I mentioned some things in class that you might be interested to follow up on.
First was the TV program Married With Children, the theme song of which I mentioned in my discussion of changing ideas about marriage:
There are a few clips that will show you what I mean about Married With Children being a satire of the American mainstream concept of marriage and family:
I also talked a little bit about the idea of the transformative power of love being a pretty ubiquitous part of pop culture now, despite its roots in the troubadour era. Here are a couple of scenes that really enact that idea. They should ring a bell… if not, go watch these films/TV shows:
I also talked about the role of the troubadours in individualizing and emotionalizing the concept of love, and transforming not only how we think of the relationship of love to marriage and sex, but also the way we tell stories (especially love stories). I noted how the troubadours were the rock stars of Medieval Occitania (in what is now Southern France). Here are some of their greatest hits, still wonderful music after over 800 years:
Bernart de Ventadour’s “Can vei la lauzeta mover” (translation of the very strange lyrics to English here or see here for another translation in prose):
A l’entrada del tens clar (an Anonymous Occitan song celebrating the spring, dance, love and sexuality and, more vaguely, fertility–there’s a version of the lyrics translated here):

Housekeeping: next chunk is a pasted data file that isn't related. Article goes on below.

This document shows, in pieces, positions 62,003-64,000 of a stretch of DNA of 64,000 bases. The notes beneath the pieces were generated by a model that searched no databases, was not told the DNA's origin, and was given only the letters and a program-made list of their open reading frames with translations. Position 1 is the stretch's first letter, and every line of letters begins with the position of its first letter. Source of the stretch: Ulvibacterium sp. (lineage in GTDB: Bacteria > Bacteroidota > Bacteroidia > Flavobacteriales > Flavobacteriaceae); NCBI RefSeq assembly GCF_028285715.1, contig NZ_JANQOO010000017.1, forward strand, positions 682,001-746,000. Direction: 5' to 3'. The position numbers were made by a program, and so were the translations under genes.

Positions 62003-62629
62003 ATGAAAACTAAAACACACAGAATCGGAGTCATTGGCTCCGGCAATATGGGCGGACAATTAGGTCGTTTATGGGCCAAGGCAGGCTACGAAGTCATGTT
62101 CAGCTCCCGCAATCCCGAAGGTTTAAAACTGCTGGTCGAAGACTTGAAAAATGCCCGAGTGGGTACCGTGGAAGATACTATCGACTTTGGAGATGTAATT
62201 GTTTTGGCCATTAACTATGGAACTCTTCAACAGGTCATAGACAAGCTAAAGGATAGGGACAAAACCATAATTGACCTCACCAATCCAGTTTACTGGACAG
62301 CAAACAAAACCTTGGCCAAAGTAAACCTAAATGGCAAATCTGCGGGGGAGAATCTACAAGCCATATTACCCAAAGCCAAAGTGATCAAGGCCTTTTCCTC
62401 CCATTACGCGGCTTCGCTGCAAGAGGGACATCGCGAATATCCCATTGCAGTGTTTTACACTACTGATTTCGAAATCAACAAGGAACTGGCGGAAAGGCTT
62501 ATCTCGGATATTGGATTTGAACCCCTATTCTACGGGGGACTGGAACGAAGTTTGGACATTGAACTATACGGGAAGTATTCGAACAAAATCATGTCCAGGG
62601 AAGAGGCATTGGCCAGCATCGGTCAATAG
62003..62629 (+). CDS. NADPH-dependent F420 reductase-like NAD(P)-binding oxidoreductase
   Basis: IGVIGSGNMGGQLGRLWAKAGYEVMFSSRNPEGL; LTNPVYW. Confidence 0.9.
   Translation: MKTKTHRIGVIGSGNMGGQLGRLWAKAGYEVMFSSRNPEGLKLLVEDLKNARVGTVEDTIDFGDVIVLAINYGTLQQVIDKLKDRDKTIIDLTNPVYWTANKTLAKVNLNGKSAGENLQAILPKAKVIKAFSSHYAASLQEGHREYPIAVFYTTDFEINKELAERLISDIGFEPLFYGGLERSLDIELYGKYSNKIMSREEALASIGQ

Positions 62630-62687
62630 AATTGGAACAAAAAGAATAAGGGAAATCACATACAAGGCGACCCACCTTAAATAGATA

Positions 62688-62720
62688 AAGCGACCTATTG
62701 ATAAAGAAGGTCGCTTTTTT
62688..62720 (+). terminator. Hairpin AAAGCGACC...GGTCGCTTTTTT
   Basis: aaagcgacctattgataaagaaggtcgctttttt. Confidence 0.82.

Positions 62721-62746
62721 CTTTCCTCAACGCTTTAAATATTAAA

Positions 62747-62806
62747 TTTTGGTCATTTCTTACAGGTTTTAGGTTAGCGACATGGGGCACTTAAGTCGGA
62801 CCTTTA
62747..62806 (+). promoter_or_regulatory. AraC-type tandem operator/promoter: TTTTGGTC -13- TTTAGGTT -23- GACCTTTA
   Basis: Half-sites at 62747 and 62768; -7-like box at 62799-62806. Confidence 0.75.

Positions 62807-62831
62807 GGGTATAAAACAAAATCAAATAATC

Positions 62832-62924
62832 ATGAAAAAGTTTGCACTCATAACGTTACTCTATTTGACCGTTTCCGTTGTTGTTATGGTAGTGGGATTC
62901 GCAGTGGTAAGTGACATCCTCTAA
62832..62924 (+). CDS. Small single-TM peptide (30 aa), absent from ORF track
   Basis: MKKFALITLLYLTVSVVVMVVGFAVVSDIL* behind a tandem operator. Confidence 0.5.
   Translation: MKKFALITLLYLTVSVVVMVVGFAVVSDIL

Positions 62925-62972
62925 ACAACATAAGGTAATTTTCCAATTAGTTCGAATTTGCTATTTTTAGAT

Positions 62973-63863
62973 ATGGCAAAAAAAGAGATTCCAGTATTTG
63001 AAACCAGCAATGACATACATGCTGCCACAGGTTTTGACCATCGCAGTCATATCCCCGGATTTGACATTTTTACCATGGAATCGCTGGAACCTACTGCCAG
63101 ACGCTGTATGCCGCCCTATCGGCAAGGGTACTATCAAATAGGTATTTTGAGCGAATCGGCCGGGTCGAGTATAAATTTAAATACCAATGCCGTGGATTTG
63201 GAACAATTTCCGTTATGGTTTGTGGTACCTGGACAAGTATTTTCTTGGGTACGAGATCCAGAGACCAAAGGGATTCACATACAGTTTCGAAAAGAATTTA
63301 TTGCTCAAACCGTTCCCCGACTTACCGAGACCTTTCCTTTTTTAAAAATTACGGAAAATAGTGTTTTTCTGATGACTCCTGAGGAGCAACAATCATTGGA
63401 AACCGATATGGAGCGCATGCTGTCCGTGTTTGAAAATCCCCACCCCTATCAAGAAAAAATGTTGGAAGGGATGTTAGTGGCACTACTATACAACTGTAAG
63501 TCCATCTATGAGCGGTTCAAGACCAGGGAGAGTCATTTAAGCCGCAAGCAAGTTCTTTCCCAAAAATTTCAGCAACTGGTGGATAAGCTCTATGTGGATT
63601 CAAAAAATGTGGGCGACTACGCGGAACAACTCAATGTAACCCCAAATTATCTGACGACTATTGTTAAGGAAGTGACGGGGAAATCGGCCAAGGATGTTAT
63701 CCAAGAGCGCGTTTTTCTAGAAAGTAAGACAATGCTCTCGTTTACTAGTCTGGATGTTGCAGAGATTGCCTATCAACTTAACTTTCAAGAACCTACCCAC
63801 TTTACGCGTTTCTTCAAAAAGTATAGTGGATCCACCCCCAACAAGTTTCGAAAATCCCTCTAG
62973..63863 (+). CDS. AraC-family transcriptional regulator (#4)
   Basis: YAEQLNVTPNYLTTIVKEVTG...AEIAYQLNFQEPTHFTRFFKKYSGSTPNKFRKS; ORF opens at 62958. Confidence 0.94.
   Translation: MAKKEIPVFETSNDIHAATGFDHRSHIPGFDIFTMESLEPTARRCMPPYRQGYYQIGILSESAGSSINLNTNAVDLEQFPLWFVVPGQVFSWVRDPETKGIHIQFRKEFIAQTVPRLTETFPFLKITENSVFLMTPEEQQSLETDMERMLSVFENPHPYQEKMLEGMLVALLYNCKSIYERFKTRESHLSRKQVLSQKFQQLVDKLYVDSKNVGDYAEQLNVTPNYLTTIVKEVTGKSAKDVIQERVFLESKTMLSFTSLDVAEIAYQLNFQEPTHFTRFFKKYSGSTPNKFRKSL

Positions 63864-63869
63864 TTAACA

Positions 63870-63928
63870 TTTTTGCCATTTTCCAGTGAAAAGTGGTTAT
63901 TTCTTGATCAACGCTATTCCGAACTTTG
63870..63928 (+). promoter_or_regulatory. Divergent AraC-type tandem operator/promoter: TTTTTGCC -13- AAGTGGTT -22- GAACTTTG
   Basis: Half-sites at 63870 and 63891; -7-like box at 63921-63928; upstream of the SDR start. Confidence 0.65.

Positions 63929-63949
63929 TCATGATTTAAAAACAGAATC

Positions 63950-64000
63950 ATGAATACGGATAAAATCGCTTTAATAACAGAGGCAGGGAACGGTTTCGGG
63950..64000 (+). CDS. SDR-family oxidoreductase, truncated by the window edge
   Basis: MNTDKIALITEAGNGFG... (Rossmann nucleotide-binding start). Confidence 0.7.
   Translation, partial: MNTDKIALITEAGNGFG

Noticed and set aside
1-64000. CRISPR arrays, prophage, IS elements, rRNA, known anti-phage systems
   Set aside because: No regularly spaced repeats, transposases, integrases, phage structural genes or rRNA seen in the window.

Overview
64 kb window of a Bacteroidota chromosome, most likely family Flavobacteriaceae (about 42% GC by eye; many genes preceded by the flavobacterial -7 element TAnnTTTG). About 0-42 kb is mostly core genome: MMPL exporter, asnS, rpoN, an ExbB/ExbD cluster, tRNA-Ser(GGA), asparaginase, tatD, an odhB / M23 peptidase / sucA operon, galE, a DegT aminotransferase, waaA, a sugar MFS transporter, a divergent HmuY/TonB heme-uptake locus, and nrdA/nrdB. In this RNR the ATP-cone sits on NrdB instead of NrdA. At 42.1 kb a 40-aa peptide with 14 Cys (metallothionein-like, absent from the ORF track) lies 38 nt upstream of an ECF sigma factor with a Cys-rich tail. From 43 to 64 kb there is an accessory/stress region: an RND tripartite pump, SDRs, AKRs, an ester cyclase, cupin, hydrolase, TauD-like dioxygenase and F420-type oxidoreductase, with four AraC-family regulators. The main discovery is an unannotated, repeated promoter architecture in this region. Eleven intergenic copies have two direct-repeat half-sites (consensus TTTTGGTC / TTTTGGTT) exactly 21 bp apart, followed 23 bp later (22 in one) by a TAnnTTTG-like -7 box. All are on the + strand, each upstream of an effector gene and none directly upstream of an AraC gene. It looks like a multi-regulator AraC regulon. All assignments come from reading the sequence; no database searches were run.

Another version of the same song (I like this better):
And one more song (in two versions): “A Chantar m’er de so qu’eu no volria” by Beatriz de Dia, who was not only a countess but also a famous and important female troubadour (or, “trobairitz”, as female troubadours were called). This gorgeous song tells the story of a broken heart, from the point of view of a woman. There are a few translations in the discussion of the song here, as well as a bit of discussion of the trobairitz in general:
Here are some of the books I mentioned during my lecture:
That’s the medieval stuff. We talked less about modern love and modern marriage, in part because they’re largely so dependent on the ideas from the troubadours’ world.
(Note: I don’t know how many of these books are available in our university library, but I have copies of all the books except the van Vleck (which is online for free anyway), and can make them available by photocopy in the office if anyone is interested.)
Hopefully in the panel discussion, we’ll cover marriage in more detail and depth.